‘Wonder Woman 1984’ Review: Be Careful What You Wish For

Wonder Woman 1984 is fun but very flawed.

Gal Gadot Wonder Woman 1984 IMAX Patty Jenkins Warner Bros.

During this time that we’re living in we’re all in need of a little hope. Whether it’s safely hanging out with a friend or watching a really good movie, we need something to get us through this. Warner Bros. and DC announcing that they’ll release Wonder Woman 1984 on HBO Max gave some of us that spark of hope that we desperately needed since the beginning of this pandemic. There haven’t really been any substantial movie releases lately and if there were a vast majority of us couldn’t watch them due to theaters being closed. Wonder Woman 1984 being released simultaneously on HBO Max and in select theaters should satisfy all fans and leave them with a sense of normalcy.

Gal Gadot’s Wonder Woman 1984 has had a pretty difficult road getting to theaters. It was initially pushed from November 2019 to June 2020 and then the COVID-19 pandemic hit, causing it to be delayed numerous times. Warner Bros. recently decided to give the film a streaming release for those who can’t watch in theaters and screened it for select members of the press about a week ago. I was one of the lucky few who got to see the film and while I had a good time, I believe that it definitely has some issues.

Directed by Patty Jenkins, Wonder Woman 1984 is a very vast departure from the first film. The original was an epic war flick that focuses on themes that the sequel doesn’t quite comprehend. 1984 is basically an ’80s romp. From the moment we see Diana Prince in the ’80s, Patty Jenkins and the rest of the people behind the film hold nothing back and practically force the decade upon you. The first ’80s action sequence was laughable at best in the sense that none of it was believable despite the fact that it was brilliantly choreographed. I know that this is a superhero movie. Just take my word for it when it comes to this scene. This review may come off as very negative, but 1984 isn’t all bad. I had a good time with it, but my issues outweigh my love for it. The story feels like a total cop out just to bring Chris Pine back as Steve Trevor. The villains were really weak and Kristen Wiig’s performance as Cheetah just wasn’t for me. To top it all off the film’s climax was the strangest end to a DC Comics movie that I have ever seen. What was supposed to invoke emotions left me befuddled.

Wonder Woman 1984 shows us who Diana Prince is without Steve Trevor and the Justice League. She’s working at the Smithsonian Museum, leading a team that curates artifacts all the while secretly fighting crime. When the Smithsonian gets a new shipment that features a stone that grants wishes, Diana Prince makes a wish to bring back Chris Pine’s Steve Trevor and Kristen Wiig’s Barbara Minerva wishes to be more like Diana, leading us on a very strange adventure involving Pedro Pascal’s Maxwell Lord. As the story progresses things get a little wacky and sacrifices have to be made for the greater good and that sacrifice is the plot and performances.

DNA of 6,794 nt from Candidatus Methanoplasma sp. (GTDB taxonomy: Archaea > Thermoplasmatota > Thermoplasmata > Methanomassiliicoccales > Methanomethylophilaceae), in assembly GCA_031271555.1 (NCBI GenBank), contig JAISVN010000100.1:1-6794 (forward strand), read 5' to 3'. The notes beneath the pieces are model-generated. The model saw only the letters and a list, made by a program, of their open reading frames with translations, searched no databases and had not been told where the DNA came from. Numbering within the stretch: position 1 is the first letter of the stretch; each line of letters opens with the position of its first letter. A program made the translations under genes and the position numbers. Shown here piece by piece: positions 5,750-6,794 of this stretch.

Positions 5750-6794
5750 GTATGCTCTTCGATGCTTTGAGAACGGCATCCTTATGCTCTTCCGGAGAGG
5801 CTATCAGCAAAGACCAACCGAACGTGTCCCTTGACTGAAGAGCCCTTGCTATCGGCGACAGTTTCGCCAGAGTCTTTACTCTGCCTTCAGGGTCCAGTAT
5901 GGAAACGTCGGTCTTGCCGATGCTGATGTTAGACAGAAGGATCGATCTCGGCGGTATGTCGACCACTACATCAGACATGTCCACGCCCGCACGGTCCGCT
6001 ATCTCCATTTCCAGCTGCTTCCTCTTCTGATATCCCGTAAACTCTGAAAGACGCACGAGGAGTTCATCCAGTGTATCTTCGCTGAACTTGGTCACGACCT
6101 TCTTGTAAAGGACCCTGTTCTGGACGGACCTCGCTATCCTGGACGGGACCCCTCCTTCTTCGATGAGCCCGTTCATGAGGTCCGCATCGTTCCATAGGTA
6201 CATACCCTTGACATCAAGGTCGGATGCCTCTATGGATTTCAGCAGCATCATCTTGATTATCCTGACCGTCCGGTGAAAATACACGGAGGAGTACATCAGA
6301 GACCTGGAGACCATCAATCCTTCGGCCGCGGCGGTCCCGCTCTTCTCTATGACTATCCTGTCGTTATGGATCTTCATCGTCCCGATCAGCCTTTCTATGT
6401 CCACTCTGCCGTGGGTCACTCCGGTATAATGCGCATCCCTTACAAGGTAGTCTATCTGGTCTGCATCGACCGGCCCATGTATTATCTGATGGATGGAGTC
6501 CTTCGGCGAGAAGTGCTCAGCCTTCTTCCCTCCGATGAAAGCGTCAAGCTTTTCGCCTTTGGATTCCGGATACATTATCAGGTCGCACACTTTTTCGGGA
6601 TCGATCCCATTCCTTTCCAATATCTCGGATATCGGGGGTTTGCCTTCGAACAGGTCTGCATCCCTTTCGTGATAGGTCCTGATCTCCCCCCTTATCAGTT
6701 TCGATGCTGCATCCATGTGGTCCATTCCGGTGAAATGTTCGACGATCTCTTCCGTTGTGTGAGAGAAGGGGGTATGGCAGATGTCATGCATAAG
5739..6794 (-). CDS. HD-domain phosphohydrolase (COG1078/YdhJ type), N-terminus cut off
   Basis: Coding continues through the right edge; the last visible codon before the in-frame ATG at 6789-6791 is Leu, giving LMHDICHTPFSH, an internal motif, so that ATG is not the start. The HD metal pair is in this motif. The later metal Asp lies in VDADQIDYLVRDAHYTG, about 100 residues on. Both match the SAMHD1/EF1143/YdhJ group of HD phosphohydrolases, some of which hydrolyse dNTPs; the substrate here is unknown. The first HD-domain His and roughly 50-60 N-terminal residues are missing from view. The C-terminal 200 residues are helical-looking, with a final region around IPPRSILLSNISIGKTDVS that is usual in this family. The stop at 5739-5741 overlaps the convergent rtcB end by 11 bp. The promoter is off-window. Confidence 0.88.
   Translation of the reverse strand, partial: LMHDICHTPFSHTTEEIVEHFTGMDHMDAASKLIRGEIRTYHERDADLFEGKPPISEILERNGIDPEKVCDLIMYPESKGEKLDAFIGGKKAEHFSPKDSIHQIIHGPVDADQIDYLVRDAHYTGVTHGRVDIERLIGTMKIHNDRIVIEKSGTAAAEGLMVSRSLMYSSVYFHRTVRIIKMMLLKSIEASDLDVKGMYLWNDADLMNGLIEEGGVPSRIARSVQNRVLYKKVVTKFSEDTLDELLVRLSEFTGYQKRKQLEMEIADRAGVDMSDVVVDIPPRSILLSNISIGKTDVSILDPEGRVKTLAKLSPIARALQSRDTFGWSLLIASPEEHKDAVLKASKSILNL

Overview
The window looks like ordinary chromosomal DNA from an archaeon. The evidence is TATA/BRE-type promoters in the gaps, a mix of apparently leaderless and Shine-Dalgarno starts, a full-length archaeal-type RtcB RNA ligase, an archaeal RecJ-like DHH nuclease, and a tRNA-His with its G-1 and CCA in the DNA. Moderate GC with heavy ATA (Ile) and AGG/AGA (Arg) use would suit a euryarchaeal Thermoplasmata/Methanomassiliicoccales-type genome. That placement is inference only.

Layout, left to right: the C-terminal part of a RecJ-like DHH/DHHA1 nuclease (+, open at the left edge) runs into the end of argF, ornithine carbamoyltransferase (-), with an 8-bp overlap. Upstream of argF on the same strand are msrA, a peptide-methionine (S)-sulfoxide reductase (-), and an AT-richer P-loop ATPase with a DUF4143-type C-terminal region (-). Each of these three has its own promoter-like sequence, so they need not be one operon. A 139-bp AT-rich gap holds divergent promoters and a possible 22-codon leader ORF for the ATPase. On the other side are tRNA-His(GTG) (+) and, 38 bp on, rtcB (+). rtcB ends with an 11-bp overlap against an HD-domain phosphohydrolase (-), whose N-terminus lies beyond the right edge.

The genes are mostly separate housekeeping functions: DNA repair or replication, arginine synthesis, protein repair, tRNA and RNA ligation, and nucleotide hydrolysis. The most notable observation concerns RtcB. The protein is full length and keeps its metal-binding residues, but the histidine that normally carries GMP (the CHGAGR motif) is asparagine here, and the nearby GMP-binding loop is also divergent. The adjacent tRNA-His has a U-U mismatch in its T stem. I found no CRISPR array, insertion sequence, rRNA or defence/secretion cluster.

Gal Gadot returns to her role as Diana Prince and it’s her fourth time playing Wonder Woman on the big screen. From the moment Diana steps on the screen, Gadot shines. It’s like she was meant to play this character. Gadot has become very comfortable in the role and it shows throughout the movie. The moments that she plays off of Chris Pine are the best and what I loved most about 1984. Their roles are pretty much reversed from the first film. with Pine now playing the “fish out of water” character with Gadot there to guide him. Pine gets brought back to life as Steve Trevor and it’s as if he hasn’t missed a step. He’s charming, hilarious and plays this version of Trevor so well. 1984 certainly solidifies Trevor as one of my favorite DC Extended Universe characters even though the way he was brought back to life was a total cop out. If Wonder Woman 1984 was just a romantic comedy starring Gadot and Pine, I probably would have loved it a little more, but the film features two antagonists that totally ruin it.

Now, Kristen Wiig’s Cheetah and Pedro Pascal’s Maxwell Lord are where I draw my line in the sand. Again, I know that this is a comic book movie, but they’re not realistic. They take the film to a place where things get a little bit too fantastical and their performances become a total let down. 1984 marks Pascal’s DCEU debut. His version of Lord is an oil tycoon whose business is failing. While Pascal is solid during the first act of the film, his performance (and the film) falls apart when he gets his wish from the stone. He becomes totally unhinged and turns the film into a mess, bringing Kristen Wiig’s Cheetah along for the ride. Wiig’s Barbara Minerva is pretty much the exact opposite of Diana. She’s bumbling, not graceful and pretty envious. She wishes to be more like Diana and that wish comes at a price: her humanity. While Cheetah loses her humanity in Wonder Woman 1984, Wiig loses her acting prowess. The character was supposed to come off as frightening and ultimately failed due to the dull performance given by Wiig. Although I had fun with Wonder Woman 1984, the fantastical story and weak villains make it hard for me to love it.

Overall Thoughts: While I had fun with Wonder Woman 1984, there’s no denying that it has flaws. The very predictable plot, terrible villains and the ’80s stuff all add up to a very mediocre film. Would I watch the film again? Yes. Would I recommend that people watch it? Of course. This is definitely a film that kids will enjoy and should make their holidays pretty worthwhile. Chris Pine and Gal Gadot’s chemistry alone is worth the price of getting an HBO Max subscription. Wonder Woman 1984 is very flawed, but it might just be what people at home need right now.

Rating: 6/10

Nathaniel Brail

Nathaniel Brail

Running things at HH. Follow me on Twitter and Instagram @NateBrail